Chinese movie market overcomes toughest year with help from patriotic films
Lighting the flame of hope
Published: Dec 26, 2022 09:43 PM
Moviegoers wait to see The Battle At Lake Changjin II at a cinema in Shanghai. 
File photo: IC

Moviegoers wait to see The Battle At Lake Changjin II at a cinema in Shanghai. File photo: IC

Editor's Note:

As we are about to bid farewell to the year 2022, a year where we lived through happiness and accomplishments although life was accompanied by a pandemic, the Global Times staff of life and culture will share our observations on the cultural life of the whole year to offer a platform to remember what the country has accomplished in the cultural sector and the cultural life that we, the ordinary people, have enjoyed, and to help everyone get ready to embrace the New Year with hope and strength.

"We [China's film industry] have been designated as 'a particularly poor industry' by the State Council. Amid this situation, all I see is the persistence of our filmmakers," Bona Film Group CEO Yu Dong said in a recent interview in a voice choked with sobs. His opinion represented that of many Chinese filmmakers who overcame difficulties while waiting for the day that audiences would come back to the cinemas to watch films while crunching down on popcorn.

Tough and persistent

The year 2022 has been a tough year for the Chinese mainland film market, which has been deeply battered by the COVID-19 pandemic. 

Chinese ticketing platform Maoyan shows that as of Sunday, the 2022 annual box office in the mainland was 29.4 billion yuan ($4.21 billion), much lower than the 47 billion yuan in 2021.

Theaters across China have been repeatedly closed due to the pandemic's ever-changing situation, leading to a greatly reduced operating rate. The worst operating rate reached as low as 35.6 percent - only 4,422 theaters open nationwide - in late November, according to Maoyan.

A survey of 2022 Chinese films carried out by the Wanda Film Group Big Data Center shows that a total of 263 movies were released as of October 20, a decrease of 38 percent from the same period in 2021.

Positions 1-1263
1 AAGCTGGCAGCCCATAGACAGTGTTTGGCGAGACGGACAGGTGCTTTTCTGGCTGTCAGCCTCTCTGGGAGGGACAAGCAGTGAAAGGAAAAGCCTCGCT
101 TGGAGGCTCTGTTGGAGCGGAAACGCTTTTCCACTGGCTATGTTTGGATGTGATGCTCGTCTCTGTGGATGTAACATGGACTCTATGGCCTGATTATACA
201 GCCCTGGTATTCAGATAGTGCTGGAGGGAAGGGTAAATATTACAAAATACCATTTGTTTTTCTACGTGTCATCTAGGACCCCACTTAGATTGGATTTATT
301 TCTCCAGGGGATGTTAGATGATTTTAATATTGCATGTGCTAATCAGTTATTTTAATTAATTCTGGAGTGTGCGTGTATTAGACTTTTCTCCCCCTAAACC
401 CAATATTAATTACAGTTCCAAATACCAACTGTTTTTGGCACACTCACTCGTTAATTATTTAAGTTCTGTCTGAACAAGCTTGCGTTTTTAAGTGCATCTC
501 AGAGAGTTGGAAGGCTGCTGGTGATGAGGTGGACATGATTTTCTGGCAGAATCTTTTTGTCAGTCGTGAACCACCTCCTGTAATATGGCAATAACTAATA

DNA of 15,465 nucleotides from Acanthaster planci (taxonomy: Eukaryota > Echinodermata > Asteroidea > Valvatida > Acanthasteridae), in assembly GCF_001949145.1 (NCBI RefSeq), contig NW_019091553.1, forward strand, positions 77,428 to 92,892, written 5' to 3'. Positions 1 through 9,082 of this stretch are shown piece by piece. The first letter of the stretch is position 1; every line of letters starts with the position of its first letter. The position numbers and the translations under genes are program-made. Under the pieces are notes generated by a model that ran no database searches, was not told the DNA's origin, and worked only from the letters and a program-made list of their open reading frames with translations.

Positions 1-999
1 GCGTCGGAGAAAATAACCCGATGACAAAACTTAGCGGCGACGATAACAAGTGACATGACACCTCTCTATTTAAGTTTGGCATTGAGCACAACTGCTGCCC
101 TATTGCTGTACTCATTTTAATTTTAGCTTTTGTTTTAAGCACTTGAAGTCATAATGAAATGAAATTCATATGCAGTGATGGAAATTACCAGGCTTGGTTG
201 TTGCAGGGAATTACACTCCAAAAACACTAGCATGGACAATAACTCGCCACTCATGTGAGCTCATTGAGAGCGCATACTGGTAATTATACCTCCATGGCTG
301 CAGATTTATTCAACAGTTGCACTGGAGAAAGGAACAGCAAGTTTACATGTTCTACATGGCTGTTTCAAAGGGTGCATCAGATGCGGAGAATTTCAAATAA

In the first three quarters of 2022, 38 films withdrew or changed their release dates due to COVID-19 flare-ups, leaving cinemas with no blockbusters to get audiences into seats.  

Cinemas have tried every means to survive, such as holding film exhibitions, screening the World Cup live and changing their theaters into a place for holding talk shows or even taking an afternoon nap. 

Fortunately, with the easing of COVID-19 restrictions in China, the film industry has started to see a light at the end of the tunnel. On Saturday, the total number of operating theaters across the country reached 9,783, an operating rate of 78 percent, according to Maoyan.


The 2022 box office may not be very satisfactory, but some new breakthroughs were still made, especially by patriotic films.

The film survey shows that over the past five years, war-themed movies have seen a steady rise in ratings, from an average score on Maoyan of 9.0 in 2019 to 9.5 in 2022. Films such as Operation Red Sea, The Eight Hundred and The Battle at Lake Changjin, driven by solid word-of-mouth, all did great at the box office. 

The Battle At Lake Changjin II won both great reviews (9.6/10 score on Maoyan) and an ideal box office ($4.1 billion). The war epic continues the magnificent storytelling of the first film, demonstrating the extraordinary shocking power of Chinese war blockbusters in terms of audio, visuals and emotional resonance. Meanwhile, Snipers directed by Chinese veteran director Zhang Yimou and his daughter Zhang Mo shows the courage and wisdom of heroes during the War to Resist US Aggression and Aid Korea (1950-53).

"The more bleak and desolate the film market was, the more it tested which films satisfied audiences' appetite," film critic Shi Wenxue told the Global Times. 

He pointed out that the comedies like Too Cool To Kill and Moon Man also performed surprisingly well amid the gloom of the film market in 2022. One black horse during the Chinese New Year holiday period was Nice View starring Jackson Yee, which grossed 1.38 billion yuan. It tells the inspirational story of young people realizing the Chinese dream by setting up a business.

Good reviews are still the core factor driving movie consumption among Chinese moviegoers, who no longer just focus on franchise power or star lineups, noted the survey. This has been proven by the 2022 Chinese New Year, which brought in 6.039 billion yuan at the box office and had an impressive amount of high rated films.

The 2022 National Day box-office champion, Home Coming, was a successful attempt to integrate patriotic themes and commercial film. The film follows the evacuation of Chinese citizens after war breaks out in the fictitious country of Numia in North Africa. 

Science fiction films have also continued to rise in the market. Films like Moon Man, Warriors of Future and Mozart from Space showed how visual effects have improved in domestic films. 

This looks like it will continue into 2023 as the highly-anticipated The Wandering Earth 2 starring Wu Jing is set to hit the big screen during the Chinese New Year season at the end of January 2023.

"There will be an explosive release in 2023 as a lot of films have delayed their release dates from 2022. It is a good thing for moviegoers and will have a positive effect on box-office growth," Chinese film critic Jiang Yong told the Global Times.